Clinicopathological spectrum of colorectal cancer among the population of the KwaZulu-Natal Province in South Africa.
Madiba T., Moodley Y., Sartorius B., Sartorius K., Aldous C., Naidoo M., Govindasamy V., Bhadree S., Stopforth L., Ning Y., Kiran PR.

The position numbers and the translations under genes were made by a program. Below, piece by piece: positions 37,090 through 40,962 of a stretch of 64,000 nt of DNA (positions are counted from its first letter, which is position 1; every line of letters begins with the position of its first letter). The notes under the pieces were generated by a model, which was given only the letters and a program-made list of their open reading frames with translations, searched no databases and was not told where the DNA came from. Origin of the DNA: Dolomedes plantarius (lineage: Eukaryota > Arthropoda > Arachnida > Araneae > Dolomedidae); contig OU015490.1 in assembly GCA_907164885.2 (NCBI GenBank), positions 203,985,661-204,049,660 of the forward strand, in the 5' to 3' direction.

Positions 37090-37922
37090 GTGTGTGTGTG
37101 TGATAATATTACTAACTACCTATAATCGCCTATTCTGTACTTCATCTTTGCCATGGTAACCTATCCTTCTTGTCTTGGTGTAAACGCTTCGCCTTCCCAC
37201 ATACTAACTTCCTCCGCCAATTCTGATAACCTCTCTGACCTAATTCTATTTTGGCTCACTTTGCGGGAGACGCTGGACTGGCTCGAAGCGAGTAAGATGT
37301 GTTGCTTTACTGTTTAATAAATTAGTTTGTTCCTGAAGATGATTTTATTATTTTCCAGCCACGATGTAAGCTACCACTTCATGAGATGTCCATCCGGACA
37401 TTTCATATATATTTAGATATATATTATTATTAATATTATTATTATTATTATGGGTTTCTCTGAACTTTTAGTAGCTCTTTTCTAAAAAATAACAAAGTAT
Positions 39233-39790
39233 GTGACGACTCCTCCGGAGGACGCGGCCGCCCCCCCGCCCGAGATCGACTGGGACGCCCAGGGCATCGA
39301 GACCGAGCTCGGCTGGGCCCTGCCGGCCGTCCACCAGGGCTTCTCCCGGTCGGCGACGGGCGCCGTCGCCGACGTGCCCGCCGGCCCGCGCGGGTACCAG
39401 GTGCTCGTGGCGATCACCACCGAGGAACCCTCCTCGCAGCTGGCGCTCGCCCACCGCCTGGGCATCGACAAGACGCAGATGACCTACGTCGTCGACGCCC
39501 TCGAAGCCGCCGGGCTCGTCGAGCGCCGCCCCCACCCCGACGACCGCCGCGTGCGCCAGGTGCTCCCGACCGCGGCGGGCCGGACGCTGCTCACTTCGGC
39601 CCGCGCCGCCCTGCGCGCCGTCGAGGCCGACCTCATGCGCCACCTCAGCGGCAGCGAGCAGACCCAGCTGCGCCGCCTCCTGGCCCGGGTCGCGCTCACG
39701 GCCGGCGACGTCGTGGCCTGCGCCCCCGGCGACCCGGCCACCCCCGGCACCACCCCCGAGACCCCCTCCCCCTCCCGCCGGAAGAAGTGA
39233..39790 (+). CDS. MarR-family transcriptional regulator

<h4>Introduction</h4>the burden of colorectal carcinoma (CRC), once considered rare in Africa, may be changing with the disease being increasingly diagnosed and there is a suggestion that age and race influence tumour behaviour. We sought to describe the clinicopathological spectrum of CRC among the different race and age groups in a South African setting.<h4>Methods</h4>analysis of prospectively collected data from an on-going colorectal cancer database, including demographics, clinical presentation, site, staging and grading on all patients enrolled over an 18-year period.<h4>Results</h4>a total of 2232 patients with CRC were accrued over the study period (Africans, 798; Indians, 890; Coloureds, 104; and Whites, 440). Mean age was 57.7 (SD 14.4) but varied considerably by race (p < 0.001) with Africans being significantly younger. Young adults (aged < 40 years) totalled 305 and older patients (aged > 40 years) totalled 1927. The proportion of young patients (< 40 years old) was 28%, 7%, 9% and 3% among Africans, Indian, Coloured and White patients respectively. There were minimal variations in anatomical sub-site distribution. There was no difference in tumour stage between the various races and between older and young adults. Mucinous differentiation was more common in Africans and in young patients and poor differentiation was more common in African patients. Africans had a significantly lower resection rate compared to the other race groups (p < 0.001). Younger patients had a significantly lower resection rate compared to the older age group (p < 0.001).<h4>Conclusion</h4>African patients were the youngest compared to the other race groups. Mucinous differentiation predominated in Africans and young adults. Poor differentiation predominated in Africans. Resection rate was lower for African patients and in young patients.